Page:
Development and validation of Alzheimer’s Disease Animal Model for the Purpose of Regenerative Medicine

Abstract

One of the most common age-related neurodegenerative disorders is Alzheimer’s disease which globally threatening the health of elderly people. Although there are several pharmacological and non- pharmacological treatments for Alzheimer’s disease, they can just decrease the symptoms in these diseases. In this context, cell therapy and regenerative medicine approach as the novel therapeutic strategies for neurodegenerative diseases would be important. Based on scientific research principles, using any novel therapeutic approaches before the run in clinical trials need to take preclinical (animal study) stapes. Accordingly, an animal study can improve our understanding of biological mechanisms of diseases and as an important step should adhering to ethical guidelines and standards. On the other hand, to gain suitable outcomes, it is important to check the appropriate validation of animal models. In this regard, the present review would discuss about the development and validation of appropriate AD animal models in the field of regenerative medicine.

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Fig. 1

Abbreviations

AD:

Alzheimer’s disease

RM:

Regenerative medicine

FAD:

Familial Alzheimer’s disease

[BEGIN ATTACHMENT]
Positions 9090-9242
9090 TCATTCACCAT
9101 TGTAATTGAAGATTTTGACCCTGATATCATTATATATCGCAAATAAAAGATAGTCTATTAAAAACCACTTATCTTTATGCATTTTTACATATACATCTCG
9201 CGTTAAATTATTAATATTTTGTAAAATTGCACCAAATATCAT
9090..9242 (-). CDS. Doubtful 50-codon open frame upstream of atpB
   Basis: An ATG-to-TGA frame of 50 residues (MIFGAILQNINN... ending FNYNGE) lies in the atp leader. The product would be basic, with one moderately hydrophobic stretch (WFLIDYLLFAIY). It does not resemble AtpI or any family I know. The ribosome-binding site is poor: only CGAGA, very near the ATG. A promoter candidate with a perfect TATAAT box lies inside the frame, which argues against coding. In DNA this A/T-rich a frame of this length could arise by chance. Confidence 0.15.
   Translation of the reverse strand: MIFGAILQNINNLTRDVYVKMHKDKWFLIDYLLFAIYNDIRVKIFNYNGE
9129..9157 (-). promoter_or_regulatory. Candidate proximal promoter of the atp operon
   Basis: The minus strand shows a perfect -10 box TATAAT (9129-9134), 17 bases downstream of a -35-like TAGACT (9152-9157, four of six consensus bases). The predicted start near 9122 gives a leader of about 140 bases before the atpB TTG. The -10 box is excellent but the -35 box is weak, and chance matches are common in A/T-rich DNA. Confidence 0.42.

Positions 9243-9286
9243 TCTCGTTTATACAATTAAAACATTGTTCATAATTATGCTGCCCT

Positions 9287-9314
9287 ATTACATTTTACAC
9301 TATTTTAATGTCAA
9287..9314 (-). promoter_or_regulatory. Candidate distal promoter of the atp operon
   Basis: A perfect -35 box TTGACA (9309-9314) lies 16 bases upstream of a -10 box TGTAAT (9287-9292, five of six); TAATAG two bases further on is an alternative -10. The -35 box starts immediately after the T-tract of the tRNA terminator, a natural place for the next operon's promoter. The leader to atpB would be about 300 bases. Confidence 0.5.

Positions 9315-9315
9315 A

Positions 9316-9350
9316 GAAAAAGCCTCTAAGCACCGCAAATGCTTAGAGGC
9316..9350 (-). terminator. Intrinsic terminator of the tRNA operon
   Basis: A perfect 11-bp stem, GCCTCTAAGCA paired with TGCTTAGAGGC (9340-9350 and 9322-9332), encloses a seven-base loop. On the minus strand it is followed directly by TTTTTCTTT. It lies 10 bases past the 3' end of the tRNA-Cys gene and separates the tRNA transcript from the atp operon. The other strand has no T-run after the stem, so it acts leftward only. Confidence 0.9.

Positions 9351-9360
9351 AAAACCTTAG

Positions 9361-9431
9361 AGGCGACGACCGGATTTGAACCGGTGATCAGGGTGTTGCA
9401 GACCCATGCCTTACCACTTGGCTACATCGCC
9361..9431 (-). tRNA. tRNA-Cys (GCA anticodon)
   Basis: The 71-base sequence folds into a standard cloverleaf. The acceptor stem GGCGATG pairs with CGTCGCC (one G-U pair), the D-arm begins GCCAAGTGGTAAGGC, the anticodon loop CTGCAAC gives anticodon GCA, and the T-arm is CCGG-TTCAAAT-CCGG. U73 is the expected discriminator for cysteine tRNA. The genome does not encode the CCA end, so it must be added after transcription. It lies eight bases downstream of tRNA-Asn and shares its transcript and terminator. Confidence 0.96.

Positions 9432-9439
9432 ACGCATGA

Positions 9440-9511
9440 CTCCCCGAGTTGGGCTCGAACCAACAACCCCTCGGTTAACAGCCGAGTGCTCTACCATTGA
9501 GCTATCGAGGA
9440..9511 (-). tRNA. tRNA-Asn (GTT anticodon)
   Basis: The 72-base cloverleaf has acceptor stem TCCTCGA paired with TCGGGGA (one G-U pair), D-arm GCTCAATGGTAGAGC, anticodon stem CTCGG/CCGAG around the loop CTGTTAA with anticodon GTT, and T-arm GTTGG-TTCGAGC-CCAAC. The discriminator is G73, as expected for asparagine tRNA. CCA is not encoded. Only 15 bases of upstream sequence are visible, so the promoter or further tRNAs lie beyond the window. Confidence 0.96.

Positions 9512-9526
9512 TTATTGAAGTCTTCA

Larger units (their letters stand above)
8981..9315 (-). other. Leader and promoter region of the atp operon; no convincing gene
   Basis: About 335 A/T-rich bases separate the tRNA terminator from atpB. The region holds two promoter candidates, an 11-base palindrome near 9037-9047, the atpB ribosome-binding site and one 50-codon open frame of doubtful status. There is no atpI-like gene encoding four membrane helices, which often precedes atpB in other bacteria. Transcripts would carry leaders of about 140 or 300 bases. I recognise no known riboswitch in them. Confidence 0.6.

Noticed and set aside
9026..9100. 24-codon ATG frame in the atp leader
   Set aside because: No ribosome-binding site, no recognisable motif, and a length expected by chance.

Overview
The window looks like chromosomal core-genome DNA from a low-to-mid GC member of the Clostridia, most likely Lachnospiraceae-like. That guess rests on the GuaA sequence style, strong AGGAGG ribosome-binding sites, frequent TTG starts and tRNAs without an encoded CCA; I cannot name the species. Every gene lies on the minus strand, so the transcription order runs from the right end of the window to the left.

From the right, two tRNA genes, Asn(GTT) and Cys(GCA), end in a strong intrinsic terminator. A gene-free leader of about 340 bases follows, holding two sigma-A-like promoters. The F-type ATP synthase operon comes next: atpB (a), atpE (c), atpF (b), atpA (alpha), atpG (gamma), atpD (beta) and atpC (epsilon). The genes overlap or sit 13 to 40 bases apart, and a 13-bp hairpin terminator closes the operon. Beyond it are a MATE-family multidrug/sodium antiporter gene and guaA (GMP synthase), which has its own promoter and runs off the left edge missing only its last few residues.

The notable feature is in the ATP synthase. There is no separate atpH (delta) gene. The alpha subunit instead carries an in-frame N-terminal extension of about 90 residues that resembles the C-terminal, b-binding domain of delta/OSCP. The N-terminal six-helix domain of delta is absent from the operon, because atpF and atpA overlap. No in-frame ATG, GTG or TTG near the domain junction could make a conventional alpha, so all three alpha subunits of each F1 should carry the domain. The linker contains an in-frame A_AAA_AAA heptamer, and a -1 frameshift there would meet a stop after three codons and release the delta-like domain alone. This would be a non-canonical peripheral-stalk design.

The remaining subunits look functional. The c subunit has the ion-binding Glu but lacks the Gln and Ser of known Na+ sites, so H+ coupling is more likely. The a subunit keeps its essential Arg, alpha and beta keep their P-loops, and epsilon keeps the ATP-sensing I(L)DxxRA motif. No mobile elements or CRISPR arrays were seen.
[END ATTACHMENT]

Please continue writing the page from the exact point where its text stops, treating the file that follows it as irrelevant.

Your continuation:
PS1:

Presenilin1

PS2:

Presenilin2

APP:

Amyloid beta A4 precursor protein

APOE:

Apolipoprotein E

MAPT:

Microtubule-associated protein TAU

NMDA:

N-methyl D-aspartate

Aβ:

Amyloid beta

PET:

Positron emission tomography

MRI:

Magnetic resonance imaging

sMRI:

Structural MRI

fMRI:

Functional MRI

GLP:

Good laboratory practice

FDA:

Food and Drug Administration

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Acknowledgements

The authors would like to thank Dr. Mohsen khorshidi, Shokouh Salimi for their considerable assistance.

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Correspondence to Babak Arjmand.

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Goodarzi, P., Payab, M., Alavi-Moghadam, S. et al. Development and validation of Alzheimer’s Disease Animal Model for the Purpose of Regenerative Medicine. Cell Tissue Bank 20, 141–151 (2019). https://doi.org/10.1007/s10561-019-09773-8

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Keywords

  • Age-related
  • Alzheimer’s disease
  • Animal model
  • Regenerative medicine
  • Validation